We should center Hugh Hefner in this context of sexual repression and aseptic unfulfillment. He was born April 9, 1926 in Chicago. He himself called his parents “Midwestern Puritans”, though to be accurate they were Methodists. He did well in school, though was bored more than anything else, and only started to come alive when he founded the newspaper for his alma mater, Steinmetz High School. Like everyone else his age, he served in the Army during the Second World War, then came home to study at the Chicago Art Institute and University of Illinois at Urbana-Champaign as a psych major. Fittingly, he also studied sociology, specifically Alfred Kinsey’s sex research institute. Finally, like the good boy he was supposed to be, he got a corporate job at Esquire as a copywriter. Throughout all of it, he identified the American lifestyle as packed to bursting with “hurtful and hypocritical” behavior.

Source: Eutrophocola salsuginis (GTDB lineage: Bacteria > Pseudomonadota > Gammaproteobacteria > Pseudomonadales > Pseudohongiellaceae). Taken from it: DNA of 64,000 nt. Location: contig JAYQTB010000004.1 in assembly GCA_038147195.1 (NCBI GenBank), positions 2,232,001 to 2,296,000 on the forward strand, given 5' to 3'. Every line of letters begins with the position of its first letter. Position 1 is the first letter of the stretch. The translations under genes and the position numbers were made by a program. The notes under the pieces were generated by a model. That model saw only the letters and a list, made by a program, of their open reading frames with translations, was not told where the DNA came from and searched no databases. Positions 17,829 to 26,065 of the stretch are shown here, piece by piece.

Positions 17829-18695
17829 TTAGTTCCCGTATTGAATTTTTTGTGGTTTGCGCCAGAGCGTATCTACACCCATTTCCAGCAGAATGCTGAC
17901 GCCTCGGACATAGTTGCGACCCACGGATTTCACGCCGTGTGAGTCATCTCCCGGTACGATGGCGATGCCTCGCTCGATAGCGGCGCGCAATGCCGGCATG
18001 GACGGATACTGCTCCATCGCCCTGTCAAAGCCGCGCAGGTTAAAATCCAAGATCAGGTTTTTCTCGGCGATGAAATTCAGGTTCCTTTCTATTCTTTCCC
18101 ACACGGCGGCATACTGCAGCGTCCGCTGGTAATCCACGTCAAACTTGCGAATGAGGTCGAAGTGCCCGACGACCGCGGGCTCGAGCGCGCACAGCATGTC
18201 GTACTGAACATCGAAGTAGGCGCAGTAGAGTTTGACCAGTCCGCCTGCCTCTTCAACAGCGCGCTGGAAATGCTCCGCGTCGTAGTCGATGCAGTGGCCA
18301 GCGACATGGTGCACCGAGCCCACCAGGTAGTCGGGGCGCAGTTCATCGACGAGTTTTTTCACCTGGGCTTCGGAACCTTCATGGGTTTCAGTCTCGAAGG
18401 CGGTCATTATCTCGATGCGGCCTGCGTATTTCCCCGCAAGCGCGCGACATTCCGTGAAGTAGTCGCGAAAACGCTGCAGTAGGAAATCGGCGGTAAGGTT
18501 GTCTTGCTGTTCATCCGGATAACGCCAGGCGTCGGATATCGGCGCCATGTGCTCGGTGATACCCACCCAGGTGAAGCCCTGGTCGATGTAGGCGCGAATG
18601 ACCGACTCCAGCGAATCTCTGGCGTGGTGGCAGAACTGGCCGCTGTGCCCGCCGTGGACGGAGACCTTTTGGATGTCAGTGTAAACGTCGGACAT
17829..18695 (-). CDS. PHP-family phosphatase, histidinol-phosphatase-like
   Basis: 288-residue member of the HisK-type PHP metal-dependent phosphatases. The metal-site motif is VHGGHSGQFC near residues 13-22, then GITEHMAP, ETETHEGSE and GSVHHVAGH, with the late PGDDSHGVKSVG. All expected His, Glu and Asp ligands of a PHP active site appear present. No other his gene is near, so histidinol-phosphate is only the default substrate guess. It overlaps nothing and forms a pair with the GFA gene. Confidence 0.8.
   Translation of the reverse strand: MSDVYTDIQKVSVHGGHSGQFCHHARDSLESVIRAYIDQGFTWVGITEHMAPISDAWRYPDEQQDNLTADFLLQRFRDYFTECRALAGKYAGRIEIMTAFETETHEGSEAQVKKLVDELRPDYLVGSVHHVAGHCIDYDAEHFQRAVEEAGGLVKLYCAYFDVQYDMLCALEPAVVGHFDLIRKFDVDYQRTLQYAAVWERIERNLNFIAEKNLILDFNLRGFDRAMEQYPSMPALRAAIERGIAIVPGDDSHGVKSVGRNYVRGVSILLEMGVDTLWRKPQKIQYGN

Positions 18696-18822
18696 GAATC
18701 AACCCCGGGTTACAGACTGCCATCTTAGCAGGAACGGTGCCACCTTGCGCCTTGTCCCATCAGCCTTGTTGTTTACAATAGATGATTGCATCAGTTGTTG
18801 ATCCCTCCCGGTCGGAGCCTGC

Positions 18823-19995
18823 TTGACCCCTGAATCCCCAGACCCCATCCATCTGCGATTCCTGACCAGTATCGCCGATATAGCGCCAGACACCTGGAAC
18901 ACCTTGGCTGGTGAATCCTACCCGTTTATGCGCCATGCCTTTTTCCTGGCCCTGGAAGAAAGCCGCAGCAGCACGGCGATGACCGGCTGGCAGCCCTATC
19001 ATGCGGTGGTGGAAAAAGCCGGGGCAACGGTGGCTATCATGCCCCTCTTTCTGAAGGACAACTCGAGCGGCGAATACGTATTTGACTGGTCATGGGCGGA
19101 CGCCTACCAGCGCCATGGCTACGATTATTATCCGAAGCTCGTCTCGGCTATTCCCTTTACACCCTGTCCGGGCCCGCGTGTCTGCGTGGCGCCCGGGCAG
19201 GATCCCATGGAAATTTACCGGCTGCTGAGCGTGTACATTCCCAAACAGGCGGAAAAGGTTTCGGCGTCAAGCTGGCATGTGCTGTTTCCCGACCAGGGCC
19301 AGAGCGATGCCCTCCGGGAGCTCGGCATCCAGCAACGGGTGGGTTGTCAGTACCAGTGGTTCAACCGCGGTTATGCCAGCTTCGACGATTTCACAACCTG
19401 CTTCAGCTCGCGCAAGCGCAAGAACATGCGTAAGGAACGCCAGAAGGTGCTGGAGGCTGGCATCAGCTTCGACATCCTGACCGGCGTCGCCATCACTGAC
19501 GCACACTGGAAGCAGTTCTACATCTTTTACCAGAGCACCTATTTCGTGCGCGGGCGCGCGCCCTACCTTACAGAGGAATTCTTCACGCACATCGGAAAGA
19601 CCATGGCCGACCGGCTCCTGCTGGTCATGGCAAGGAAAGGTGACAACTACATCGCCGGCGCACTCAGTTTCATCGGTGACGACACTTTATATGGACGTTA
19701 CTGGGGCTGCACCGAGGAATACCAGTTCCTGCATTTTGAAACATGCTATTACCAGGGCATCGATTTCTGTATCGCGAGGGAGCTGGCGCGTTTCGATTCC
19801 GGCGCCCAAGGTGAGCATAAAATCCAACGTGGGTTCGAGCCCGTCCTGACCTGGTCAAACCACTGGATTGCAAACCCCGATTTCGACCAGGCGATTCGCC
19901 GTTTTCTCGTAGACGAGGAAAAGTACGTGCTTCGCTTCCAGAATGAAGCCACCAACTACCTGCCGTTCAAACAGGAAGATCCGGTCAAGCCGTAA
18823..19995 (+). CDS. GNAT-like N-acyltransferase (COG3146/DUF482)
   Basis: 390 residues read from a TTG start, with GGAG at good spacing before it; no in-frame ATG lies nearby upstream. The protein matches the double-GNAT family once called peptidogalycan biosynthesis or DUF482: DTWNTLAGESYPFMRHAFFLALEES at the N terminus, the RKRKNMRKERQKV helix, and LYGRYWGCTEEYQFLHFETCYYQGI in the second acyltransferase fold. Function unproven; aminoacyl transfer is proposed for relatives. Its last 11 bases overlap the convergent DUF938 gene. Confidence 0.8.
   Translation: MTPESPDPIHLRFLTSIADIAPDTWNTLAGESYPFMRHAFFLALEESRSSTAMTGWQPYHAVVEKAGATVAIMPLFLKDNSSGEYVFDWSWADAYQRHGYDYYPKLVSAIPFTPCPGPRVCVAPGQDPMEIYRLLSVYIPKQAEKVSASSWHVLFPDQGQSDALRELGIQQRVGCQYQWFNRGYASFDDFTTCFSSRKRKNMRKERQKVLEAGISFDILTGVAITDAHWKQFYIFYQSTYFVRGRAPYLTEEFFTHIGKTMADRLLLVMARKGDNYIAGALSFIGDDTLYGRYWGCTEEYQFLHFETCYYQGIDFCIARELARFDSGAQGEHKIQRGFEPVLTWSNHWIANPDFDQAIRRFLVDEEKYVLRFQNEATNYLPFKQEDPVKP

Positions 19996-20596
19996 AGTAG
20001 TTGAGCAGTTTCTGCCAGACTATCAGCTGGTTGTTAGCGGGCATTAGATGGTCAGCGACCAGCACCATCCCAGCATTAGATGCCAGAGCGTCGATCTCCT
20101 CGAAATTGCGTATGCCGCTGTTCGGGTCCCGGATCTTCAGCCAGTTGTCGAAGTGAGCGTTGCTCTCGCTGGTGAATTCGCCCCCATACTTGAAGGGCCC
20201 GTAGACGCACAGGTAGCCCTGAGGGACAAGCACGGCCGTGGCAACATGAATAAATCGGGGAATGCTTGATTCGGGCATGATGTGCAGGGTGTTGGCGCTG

Playboy Magazine Kicks Off
Playboy was Hefner’s attempt to rectify the damage that was being done to virtually anyone who dared question whether or not sex was something that could be possibly, maybe, just-on-the-off-chance something that is a little bit fun and healthy. And whether or not there were more exciting ways to spend your life than having two-and-a-half kids, living in the expanding suburbs, and getting ground down in a corporate job.
But Hefner didn’t start it out of the goodness of his heart or because of an overwhelming entrepreneurial spirit. He did it because he was out of a job. Esquire had denied him a raise, so he quit.
The first issue was published from his house in Chicago’s South Side using $8,000 he’d scraped together from investors, including his mother and brother, and had Marilyn Monroe’s famous visage on the cover and as the first “Sweetheart of the Month” (Playmate would be coined in the next issue and used for all subsequent models). It was released in December 1953, but without a date given Hefner’s uncertainty as to whether or not there’d be a second issue.